BISBEE, Ariz. (AP) — A rural Arizona county board that was embroiled last year in voting machine conspiracies voted Tuesday to give responsibility for elections through 2024 to the county’s elected Republican recorder, a move the state attorney general’s office suggested may be illegal.
The two Republicans on the three-member Cochise County Board of Supervisors backed the agreement giving administrative election duties to county Recorder David Stevens, another Republican. Democrat Ann English voted against it, saying the legality of the measure needed to be studied.
“I hope we don’t regret it,” English said.
Judd said she felt comfortable moving ahead, and noted that the board could abandon the agreement if things didn’t work out.
“I just don’t want to put it off,” she said.
One of the two Republicans who voted in favor of the measure was Tom Crosby, who is the subject of a recall effort.
English said that in light of the caution from the attorney general’s office, “I think we are acting in an inappropriate and ill-advised way.”
Stevens would replace Lisa Marra, who was the country’s respected elections director before she recently resigned from the nonpartisan position after five years. Marra had objected to unsuccessful efforts by Republicans on the board to conduct a full hand count of last year’s mid-term vote amid conspiracies that ballot tabulators were illegal or faulty.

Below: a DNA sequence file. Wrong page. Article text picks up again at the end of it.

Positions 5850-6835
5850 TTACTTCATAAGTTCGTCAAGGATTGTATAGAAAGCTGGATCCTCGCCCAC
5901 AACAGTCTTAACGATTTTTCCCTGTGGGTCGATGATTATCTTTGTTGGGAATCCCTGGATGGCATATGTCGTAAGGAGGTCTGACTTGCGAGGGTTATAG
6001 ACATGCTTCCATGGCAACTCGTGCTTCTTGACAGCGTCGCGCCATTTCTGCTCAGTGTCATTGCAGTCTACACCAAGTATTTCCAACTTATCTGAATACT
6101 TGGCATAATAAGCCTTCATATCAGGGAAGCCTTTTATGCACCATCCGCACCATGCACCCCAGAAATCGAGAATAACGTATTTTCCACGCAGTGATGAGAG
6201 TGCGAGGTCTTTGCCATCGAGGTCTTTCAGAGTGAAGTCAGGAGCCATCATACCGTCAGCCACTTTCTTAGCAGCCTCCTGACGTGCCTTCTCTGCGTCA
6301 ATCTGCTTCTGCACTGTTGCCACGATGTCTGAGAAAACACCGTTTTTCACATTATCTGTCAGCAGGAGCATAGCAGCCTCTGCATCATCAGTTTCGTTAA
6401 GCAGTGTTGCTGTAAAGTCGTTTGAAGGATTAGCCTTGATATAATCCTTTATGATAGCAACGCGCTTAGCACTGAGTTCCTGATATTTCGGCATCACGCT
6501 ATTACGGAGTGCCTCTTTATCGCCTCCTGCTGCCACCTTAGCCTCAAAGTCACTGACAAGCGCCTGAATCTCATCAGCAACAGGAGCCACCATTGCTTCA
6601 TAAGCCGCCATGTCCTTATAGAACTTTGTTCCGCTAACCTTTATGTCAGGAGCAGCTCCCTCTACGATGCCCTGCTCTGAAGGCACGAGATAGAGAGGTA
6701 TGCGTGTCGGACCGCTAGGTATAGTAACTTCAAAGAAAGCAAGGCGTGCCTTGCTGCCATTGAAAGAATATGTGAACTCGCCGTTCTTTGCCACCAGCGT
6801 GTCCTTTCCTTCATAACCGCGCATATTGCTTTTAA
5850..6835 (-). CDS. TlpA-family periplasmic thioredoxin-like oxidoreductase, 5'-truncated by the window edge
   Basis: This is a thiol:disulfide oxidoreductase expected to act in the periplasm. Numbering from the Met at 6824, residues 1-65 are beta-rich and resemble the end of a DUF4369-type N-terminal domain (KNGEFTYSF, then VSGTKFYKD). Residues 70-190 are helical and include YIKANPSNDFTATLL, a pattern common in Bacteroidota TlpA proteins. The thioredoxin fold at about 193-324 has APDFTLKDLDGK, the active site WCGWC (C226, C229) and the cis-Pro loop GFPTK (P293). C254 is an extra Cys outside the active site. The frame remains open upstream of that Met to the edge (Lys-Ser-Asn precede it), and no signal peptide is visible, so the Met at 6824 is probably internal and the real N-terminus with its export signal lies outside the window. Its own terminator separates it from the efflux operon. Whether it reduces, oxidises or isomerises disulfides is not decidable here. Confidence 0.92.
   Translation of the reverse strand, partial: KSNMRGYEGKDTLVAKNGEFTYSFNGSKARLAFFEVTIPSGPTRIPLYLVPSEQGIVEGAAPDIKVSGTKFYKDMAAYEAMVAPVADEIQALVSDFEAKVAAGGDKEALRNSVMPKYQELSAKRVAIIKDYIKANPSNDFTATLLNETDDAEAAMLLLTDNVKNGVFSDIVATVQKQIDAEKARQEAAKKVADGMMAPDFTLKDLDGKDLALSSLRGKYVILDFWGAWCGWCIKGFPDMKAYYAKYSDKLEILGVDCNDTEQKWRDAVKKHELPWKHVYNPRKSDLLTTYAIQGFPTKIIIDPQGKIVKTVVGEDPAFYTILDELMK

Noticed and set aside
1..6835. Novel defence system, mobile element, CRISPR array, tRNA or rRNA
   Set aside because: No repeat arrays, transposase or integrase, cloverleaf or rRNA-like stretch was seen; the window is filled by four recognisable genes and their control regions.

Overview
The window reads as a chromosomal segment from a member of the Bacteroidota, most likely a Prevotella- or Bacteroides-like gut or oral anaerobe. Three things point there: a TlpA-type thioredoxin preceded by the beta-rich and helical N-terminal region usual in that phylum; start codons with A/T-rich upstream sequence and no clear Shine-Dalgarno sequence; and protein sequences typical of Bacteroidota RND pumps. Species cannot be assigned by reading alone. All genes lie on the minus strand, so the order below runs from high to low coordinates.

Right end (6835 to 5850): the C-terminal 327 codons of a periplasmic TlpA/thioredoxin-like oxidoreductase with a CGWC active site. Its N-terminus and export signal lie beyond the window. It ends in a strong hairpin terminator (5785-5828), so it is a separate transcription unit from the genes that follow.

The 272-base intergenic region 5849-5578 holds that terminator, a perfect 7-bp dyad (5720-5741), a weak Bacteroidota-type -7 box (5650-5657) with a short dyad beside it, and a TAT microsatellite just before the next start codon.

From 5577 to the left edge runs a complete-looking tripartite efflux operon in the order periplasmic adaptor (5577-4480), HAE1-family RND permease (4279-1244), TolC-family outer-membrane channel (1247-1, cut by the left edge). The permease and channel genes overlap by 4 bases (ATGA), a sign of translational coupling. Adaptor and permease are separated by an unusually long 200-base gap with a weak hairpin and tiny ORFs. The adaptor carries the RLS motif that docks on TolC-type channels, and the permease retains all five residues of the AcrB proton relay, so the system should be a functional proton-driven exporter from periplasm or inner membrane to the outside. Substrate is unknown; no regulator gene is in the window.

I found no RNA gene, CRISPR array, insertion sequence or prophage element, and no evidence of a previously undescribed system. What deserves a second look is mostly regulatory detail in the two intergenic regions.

Arizona’s Solicitor Joshua Bendor sent a letter to Cochise County Attorney Brian McIntyre on Monday, warning that he had “serious questions about the legality of the Board’s intended course of action.” He noted that there was nothing in state statutes to allow a county board to give its recorder full administrative responsibility for elections.
In Arizona, elected recorders such as Stevens already play a part in elections. They register voters, distribute mail ballots and verify signatures on the ones sent back, while the nonpartisan election director handles the counting.
Stevens is friends with former GOP state Rep. Mark Finchem, who attended former President Donald Trump’s rally in Washington, D.C., on Jan. 6, 2021, that preceded the Capitol riot, and who ran unsuccessfully last year for secretary of state, Arizona’s top election post. Finchem said he would not have certified President Joe Biden’s 2020 win in Arizona.
Stevens recently joined a nonprofit founded by Finchem that he says focuses on election integrity.
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